I think I would have enjoyed this film had I understood the plot. My mother tried to fill me in from time to time, but she had to concentrate, too; in her defense, it’s not easy to simultaneously read subtitles, watch the film, and explain the action to a child while you continue to read and watch. So I couldn’t enjoy the ridiculousness of Giancarlo Giannini’s plan to cuckold his cuckolder, but the proposition scene slays me now. Dressed in a sharp dark suit, black fedora and shades, he awaits his prey outside a school building. He’s shaved the corners of his mustache to a classy triangle. He’s dressed to kill, and when she emerges from the building, he moves behind her with catlike dexterity.

“You’re beautiful,” he purrs in Italian. “You drive me crazy.”

The object of his feigned desire is built like a Carro Armato P40. She rotates her machine-gun mounted turret and dismisses him without a second thought as she grinds forward with children in hand. Her hulking physique’s pressed into a suit the color of steel, and when she rounds the building’s corner, we see for the first time an enormous boil-of-a-beauty mark—larger than a nickel, smaller than a quarter—implanted on her right cheek. Unfazed by her staggering ugliness, Giancarlo unleashes his overtures, and as the camera zooms to her face, the lens activates the mole’s dimensions, widening its circumference and plumping out its girth. She snarls and snaps at him—Niente!—and suddenly, the camera films her from behind: one could set a bottle of Chianti on her buttocks. Then the Italian chase music kicks in—half tango, half screaming banshee—as she torments the city streets with her fat shoes. Giancarlo’s relentless, whispering so close to her ear you can almost smell her through his nose.

In the next scene, probably the following day, he enters a sewing sweatshop and finds her working solo in the back. “I’m burning for you,” he says. Then he takes off his glasses to give her sex eyes, but she remains obdurate and implacable, her nostrils flaring within a monumental head capped with wiry black hair. Finally, though, she cracks: if he’ll leave, she’ll meet him tomorrow at four in the afternoon.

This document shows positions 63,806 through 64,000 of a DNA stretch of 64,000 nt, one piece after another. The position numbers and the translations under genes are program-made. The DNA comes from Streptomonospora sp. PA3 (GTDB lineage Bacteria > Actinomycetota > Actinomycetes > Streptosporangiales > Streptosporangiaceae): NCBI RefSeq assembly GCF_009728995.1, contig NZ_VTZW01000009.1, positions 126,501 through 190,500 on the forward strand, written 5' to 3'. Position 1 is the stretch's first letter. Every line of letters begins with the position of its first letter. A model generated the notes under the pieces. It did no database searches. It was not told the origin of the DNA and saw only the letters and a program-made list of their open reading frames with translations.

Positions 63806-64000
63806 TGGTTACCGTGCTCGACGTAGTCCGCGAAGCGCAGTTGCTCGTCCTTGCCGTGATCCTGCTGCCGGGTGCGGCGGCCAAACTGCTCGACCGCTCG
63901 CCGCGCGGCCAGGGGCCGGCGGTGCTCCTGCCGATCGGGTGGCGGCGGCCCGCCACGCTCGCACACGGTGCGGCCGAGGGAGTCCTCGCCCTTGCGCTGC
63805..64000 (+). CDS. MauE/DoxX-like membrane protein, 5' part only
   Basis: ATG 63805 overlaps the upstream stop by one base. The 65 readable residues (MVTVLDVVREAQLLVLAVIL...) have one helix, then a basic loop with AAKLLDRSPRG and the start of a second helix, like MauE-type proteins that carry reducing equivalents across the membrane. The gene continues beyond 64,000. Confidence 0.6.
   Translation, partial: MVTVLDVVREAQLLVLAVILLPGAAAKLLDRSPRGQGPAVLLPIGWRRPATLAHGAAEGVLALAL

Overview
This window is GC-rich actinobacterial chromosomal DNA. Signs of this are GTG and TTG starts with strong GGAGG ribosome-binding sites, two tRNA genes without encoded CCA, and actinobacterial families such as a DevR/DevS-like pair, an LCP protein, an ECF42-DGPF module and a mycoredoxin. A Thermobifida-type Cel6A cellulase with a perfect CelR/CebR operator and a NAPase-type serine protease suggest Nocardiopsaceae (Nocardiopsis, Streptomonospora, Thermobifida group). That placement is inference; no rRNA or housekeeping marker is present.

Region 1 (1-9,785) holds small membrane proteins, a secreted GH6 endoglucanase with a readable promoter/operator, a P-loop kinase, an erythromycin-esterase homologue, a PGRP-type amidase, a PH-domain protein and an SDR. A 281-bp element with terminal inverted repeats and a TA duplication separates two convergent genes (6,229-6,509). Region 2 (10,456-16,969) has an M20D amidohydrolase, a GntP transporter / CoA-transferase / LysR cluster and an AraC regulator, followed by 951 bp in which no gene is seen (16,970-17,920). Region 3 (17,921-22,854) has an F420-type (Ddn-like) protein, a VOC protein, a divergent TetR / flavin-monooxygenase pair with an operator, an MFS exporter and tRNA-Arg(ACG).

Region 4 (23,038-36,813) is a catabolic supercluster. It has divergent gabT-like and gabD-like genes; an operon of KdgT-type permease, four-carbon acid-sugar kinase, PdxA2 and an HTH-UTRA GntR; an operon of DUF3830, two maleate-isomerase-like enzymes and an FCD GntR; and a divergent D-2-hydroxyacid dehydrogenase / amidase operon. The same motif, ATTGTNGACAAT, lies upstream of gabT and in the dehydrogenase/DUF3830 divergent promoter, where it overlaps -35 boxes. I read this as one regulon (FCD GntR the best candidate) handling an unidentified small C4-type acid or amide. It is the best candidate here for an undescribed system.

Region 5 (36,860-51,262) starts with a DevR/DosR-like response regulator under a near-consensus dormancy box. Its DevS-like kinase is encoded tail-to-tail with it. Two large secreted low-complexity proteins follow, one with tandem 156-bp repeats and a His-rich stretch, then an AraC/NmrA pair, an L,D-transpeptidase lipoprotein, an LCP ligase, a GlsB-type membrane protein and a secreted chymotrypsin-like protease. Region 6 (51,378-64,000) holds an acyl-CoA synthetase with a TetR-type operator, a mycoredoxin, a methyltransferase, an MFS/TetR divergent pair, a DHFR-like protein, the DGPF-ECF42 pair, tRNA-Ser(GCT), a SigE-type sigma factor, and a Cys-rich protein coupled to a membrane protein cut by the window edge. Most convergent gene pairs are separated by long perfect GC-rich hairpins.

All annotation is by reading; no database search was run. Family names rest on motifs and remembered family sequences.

It’s an hour and twenty-five minutes into the film. I still have no idea what’s going on and am bored beyond complaint; I’m a nine-year-old corpse seated in a cushioned coffin. They’re now at a church, and I don’t care one bit—although she’s mercifully covered up: black dress, black blouse, black hat with veil, even large sunglasses. She’s bickering about her wretched husband, although to me she just sounds like a chattering monkey. Yes, it’s another Children from Hell experience, one made barely more palatable because of color film, but Dantean nonetheless.

A minute or two later, they’re tangoing outside a rental shack on the shore, the music as corny as their footwork. She continues to prattle ceaselessly, and I am ready to call my own time of death—but my parents, to my amazement, have been chuckling ever since the hunt began.

“What’s so funny?” I asked, irritated both by the movie and the fact that I couldn’t understand the humor.